Abstract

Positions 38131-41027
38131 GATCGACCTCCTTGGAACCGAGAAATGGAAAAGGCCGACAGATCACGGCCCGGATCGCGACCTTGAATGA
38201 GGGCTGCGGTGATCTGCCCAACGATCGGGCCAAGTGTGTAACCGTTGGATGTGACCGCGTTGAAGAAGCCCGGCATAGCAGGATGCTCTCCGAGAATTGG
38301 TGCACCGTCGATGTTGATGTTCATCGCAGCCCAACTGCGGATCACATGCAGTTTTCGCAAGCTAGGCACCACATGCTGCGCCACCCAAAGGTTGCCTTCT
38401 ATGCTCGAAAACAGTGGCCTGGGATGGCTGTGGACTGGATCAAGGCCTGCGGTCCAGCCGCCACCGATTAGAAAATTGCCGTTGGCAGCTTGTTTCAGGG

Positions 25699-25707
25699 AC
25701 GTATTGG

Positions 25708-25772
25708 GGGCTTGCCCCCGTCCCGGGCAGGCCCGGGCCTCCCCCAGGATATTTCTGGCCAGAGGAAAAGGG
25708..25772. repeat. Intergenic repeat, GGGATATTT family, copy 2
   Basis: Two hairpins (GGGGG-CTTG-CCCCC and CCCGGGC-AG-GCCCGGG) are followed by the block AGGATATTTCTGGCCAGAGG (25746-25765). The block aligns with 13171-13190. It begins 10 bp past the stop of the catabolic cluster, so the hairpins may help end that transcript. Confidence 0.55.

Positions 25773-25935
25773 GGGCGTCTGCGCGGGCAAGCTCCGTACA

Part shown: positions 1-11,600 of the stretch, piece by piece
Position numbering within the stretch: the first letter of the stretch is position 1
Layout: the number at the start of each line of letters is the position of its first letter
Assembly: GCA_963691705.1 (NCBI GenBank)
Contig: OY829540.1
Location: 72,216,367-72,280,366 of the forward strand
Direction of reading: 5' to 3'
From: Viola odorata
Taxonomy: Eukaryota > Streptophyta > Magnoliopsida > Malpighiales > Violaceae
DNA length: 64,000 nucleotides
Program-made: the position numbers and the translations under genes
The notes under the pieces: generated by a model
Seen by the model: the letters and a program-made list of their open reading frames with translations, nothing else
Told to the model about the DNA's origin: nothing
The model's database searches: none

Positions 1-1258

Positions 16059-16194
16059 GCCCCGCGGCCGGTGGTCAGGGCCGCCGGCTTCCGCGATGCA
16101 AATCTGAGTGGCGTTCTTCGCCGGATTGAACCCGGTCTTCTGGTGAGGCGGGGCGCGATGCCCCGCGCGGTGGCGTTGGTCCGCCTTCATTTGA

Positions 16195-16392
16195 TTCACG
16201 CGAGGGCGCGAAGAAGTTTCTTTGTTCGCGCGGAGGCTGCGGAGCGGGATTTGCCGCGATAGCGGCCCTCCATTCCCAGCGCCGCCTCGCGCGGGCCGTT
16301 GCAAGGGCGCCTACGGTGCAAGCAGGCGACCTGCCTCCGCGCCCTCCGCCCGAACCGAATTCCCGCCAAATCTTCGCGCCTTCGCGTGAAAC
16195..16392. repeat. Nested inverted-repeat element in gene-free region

The Hutte Sauvage Group is an epicontinental siliciclastic sedimentary sequence deposited onto polycyclic gneiss of the Rae Province, between the New-Québec (Labrador trough) and Torngat Lower Proterozoic orogens. Bounded to the west by the George River shear zone, the Hutte Sauvage Group shows an asymmetric facies distribution. From west to east, and from base to top, it is made of talus conglomerate, alluvial fan arkose, and wacke–quartzite assemblage of probable fluvial origin. The talus conglomerate includes fragments from lithodemic units to the west, indicative of a local derivation. Boulders from the De Pas Batholith imply a maximum age of 1.84 Ga for the onset of sedimentation. Structural analysis of the basement faults, along with the sedimentary facies analysis, suggest erosion and sedimentation along a fault scarp affected by normal scissors-like movement coinciding with the George River shear zone. The Hutte Sauvage Group deposition being younger than the regional transcurrent shearing and the arc magmatism episode, the group is therefore considered to be the youngest supracrustal assemblage preserved in the New-Québec and Torngat orogens.

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